Urban Camping

“I wake.  My face is cold.  The surface below me is unforgiving, this is not my bed, I am not at home.  As I open my eyes I see the sputtering illumination from the dying fire in front of me.  I look across the fire at the face of my companion, he sleeps soundly.  I guess it’s my turn.  I leave the warmth of my sleeping gear to add a few logs and stoke the fire.  The new flames brighten the walls of this structure, casting my hunched over shadow along the off-white colored wall.

With the fire sufficiently stoked I make my way back to my makeshift bed.  As I wrap my body and begin to trap my own heat I feel the warm embrace of sleep coming over me.  The last thing I notice as I give in to slumber is the constant, soft crackle of the fire.

Suddenly, I’m awake again to a wailing sound.  No less than three coyotes are howling within 100 feet of where I lay.  The loud eerie sound does a great deal to get my adrenaline pumping.  A mix of excitement and fear drives me to open my eyes.  I look across the tent and my companion has been caught in this eerie sound’s grasp as well.  I’ve heard this sound before, but I’m still surprised.  As we recover from the mixed up feeling of being half asleep we put two and two together.  What was fear at first quickly morphs to curiosity as we realize these creatures are no threat to us.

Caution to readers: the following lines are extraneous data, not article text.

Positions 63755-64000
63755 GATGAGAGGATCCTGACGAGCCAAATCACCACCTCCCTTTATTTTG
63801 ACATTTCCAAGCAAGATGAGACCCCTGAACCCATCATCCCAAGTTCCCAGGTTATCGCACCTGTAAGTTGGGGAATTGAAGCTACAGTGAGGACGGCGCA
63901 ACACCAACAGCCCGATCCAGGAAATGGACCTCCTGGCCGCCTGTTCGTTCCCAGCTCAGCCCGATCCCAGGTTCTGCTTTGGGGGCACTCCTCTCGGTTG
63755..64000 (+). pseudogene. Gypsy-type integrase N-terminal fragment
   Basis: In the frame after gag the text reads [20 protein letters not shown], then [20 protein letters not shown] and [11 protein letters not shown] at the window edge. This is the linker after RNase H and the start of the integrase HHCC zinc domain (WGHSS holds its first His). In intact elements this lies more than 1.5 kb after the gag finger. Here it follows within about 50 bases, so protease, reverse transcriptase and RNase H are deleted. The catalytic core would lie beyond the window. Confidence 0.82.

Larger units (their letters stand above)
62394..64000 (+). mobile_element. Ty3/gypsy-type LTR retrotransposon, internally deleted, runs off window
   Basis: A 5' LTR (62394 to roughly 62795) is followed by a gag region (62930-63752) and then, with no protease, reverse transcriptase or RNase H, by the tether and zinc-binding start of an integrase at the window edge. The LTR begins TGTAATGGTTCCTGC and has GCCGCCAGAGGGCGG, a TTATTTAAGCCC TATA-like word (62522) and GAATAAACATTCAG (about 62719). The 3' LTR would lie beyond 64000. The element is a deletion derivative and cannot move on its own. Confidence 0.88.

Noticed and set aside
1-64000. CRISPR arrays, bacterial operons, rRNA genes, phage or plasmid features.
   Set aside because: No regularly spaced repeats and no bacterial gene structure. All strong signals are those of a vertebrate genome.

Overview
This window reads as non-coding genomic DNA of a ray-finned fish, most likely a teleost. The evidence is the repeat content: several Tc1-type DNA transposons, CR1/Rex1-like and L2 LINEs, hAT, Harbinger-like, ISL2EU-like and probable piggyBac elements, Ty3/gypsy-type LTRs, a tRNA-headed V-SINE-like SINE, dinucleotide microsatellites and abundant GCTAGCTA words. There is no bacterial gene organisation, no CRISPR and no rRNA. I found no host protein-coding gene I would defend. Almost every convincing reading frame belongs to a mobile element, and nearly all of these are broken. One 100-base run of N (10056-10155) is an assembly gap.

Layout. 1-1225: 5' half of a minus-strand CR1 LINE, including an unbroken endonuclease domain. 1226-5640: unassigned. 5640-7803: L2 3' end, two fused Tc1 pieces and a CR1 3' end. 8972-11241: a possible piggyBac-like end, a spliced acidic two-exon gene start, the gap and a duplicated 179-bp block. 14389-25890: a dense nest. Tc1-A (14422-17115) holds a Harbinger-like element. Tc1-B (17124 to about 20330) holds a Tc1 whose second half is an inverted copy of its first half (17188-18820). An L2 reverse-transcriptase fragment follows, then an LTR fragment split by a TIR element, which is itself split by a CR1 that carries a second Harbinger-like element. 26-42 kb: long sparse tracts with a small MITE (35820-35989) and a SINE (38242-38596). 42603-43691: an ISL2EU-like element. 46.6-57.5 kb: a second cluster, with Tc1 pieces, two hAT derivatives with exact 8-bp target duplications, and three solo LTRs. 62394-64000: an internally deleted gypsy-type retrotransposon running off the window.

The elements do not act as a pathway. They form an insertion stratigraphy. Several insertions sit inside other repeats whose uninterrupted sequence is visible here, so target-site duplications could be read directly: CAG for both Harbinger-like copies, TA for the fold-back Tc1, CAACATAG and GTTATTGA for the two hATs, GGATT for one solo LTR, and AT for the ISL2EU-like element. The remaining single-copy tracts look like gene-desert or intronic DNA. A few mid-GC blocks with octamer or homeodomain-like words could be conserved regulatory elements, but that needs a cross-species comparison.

The tipi we’re sheltered in does much to block the cold of this February evening but does little to block the sounds of the world around us.  We marvel at the abundance of life, and the joy of sharing this sort of wild occurrence.  I wonder if any other ears are hearing this chorus. Is there anyone else around to know this song?

Our tipi sits on hard earth, surrounded by water loving plants on the green roof covering the garage at the Urban Ecology Center.  The noises we’ve been hearing are coming from the heart of one of the most densely populated areas of the state of Wisconsin.  There are many, many people within ear shot of this nocturnal event.  Most of them, if they’re awake, would enjoy the sounds, so long as they know to listen.  This is urban ecology in Milwaukee.” – article written by my colleague at the Urban Ecology Center, Walter Sams

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